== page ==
The Molotov–Ribbentrop Pact ostensibly provided security to Soviets in the occupation of both the Baltics and the north and northeastern regions of Romania (Northern Bukovina and Bessarabia) although Hitler, in announcing the invasion of the Soviet Union, cited the Soviet annexations of Baltic and Romanian territory as having violated Germany’s understanding of the Pact. The annexed Romanian territory was divided between the Ukrainian and Moldavian Soviet republics.

Hitler referred to the war in unique terms, calling it a “war of annihilation” which was both an ideological and racial war.
According to a plan called Generalplan Ost, the populations of occupied Central Europe and the Soviet Union were to be partially deported to West Siberia, partially enslaved and eventually exterminated; the conquered territories were to be colonized by German or “Germanized” settlers.
In addition, the Nazis also sought to wipe out the large Jewish population of (Central and) Eastern Europe as part of their program aiming to exterminate all European Jews.
After Germany’s initial success at the Battle of Kiev in 1941, Hitler saw the Soviet Union as militarily weak and ripe for immediate conquest.
On 3 October 1941, he announced, “We have only to kick in the door and the whole rotten structure will come crashing down.”
Thus, Germany expected another short Blitzkrieg and made no serious preparations for prolonged warfare.
However, following the decisive Soviet victory at the Battle of Stalingrad in 1943 and the resulting dire German military situation, Hitler and his Nazi propaganda proclaimed the war to be a German defence of Western civilization against destruction by the vast “Bolshevik hordes” that were pouring into Europe.
While the German 6th and 4th Panzer Armies had been fighting their way into Stalingrad, Soviet armies had congregated on either side of the city, specifically into the Don bridgeheads, and it was from these that they struck in November 1942
In Operation Uranus started on 19 November, two Soviet fronts punched through the Romanian lines and converged at Kalach on 23 November, trapping 300,000 Axis troops behind them
A simultaneous offensive on the Rzhev sector known as Operation Mars was supposed to advance to Smolensk, but was a failure, with German tactical flair winning the day.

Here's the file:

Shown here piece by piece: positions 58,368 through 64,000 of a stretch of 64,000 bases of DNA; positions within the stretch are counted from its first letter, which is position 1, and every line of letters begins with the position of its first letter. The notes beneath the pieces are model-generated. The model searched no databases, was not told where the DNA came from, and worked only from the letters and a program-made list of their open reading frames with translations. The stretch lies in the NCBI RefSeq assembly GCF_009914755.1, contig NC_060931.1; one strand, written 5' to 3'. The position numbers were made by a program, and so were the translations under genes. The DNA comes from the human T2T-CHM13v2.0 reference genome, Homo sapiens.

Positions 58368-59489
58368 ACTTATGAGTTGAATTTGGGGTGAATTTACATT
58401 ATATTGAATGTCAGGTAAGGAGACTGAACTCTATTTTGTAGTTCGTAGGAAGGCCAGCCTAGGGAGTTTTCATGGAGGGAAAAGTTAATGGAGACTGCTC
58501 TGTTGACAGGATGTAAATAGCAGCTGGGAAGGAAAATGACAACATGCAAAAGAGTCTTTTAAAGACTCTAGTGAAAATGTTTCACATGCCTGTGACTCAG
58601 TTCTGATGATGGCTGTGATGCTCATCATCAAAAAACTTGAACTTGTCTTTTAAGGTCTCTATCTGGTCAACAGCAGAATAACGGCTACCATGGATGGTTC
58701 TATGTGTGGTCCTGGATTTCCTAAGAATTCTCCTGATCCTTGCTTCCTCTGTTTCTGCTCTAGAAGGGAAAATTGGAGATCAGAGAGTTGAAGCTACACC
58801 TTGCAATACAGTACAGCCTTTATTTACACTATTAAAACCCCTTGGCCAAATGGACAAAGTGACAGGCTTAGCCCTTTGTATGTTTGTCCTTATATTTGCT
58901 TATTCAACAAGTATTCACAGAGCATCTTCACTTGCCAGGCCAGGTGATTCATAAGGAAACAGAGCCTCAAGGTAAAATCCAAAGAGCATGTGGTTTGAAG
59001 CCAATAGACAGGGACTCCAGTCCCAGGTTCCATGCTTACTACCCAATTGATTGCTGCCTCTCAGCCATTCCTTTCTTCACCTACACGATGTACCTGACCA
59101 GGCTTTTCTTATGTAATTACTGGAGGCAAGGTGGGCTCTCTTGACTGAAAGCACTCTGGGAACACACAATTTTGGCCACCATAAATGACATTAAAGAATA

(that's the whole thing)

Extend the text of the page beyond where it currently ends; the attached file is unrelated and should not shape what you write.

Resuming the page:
The Germans rushed to transfer troops to Russia for a desperate attempt to relieve Stalingrad, but the offensive could not get going until 12 December, by which time the 6th Army in Stalingrad was starving and too weak to break out towards it.
Operation Winter Storm, with three transferred panzer divisions, got going briskly from Kotelnikovo towards the Aksai river but became bogged down 65 km (40 mi) short of its goal. To divert the rescue attempt, the Soviets decided to smash the Italians and come down behind the relief attempt if they could; that operation starting on 16 December
What it did accomplish was to destroy many of the aircraft that had been transporting relief supplies to Stalingrad. The fairly limited scope of the Soviet offensive, although still eventually targeted on Rostov, also allowed Hitler time to see sense and pull Army Group A out of the Caucasus and back over the Don
On 31 January 1943, the 90,000 survivors of the 300,000-man 6th Army surrendered. By that time the Hungarian 2nd Army had also been wiped out.
The Soviets advanced from the Don 500 km (310 mi) to the west of Stalingrad, marching through Kursk (retaken on 8 February 1943) and Kharkov (retaken 16 February 1943).
order to save the position in the south, the Germans decided to abandon the Rzhev salient in February, freeing enough troops to make a successful riposte in eastern Ukraine.
Manstein’s counteroffensive, strengthened by a specially trained SS Panzer Corps equipped with Tiger tanks, opened on 20 February 1943 and fought its way from Poltava back into Kharkov in the third week of March, when the spring thaw intervened. This left a glaring Soviet bulge (salient) in the front centered on Kursk.
After the failure of the attempt to capture Stalingrad, Hitler had delegated planning authority for the upcoming campaign season to the German Army High Command and reinstated Heinz Guderian to a prominent role, this time as Inspector of Panzer Troops. Debate among the General Staff was polarised, with even Hitler nervous about any attempt to pinch off the Kursk salient.
He knew that in the intervening six months the Soviet position at Kursk had been reinforced heavily with anti-tank guns, tank traps, landmines, barbed wire, trenches, pillboxes, artillery and mortars.
Although the Germans knew that the Red Army’s reserves of manpower had been bled dry in the summer of 1941 and 1942, the Soviets were still re-equipping, simply by drafting the men from the regions taken back.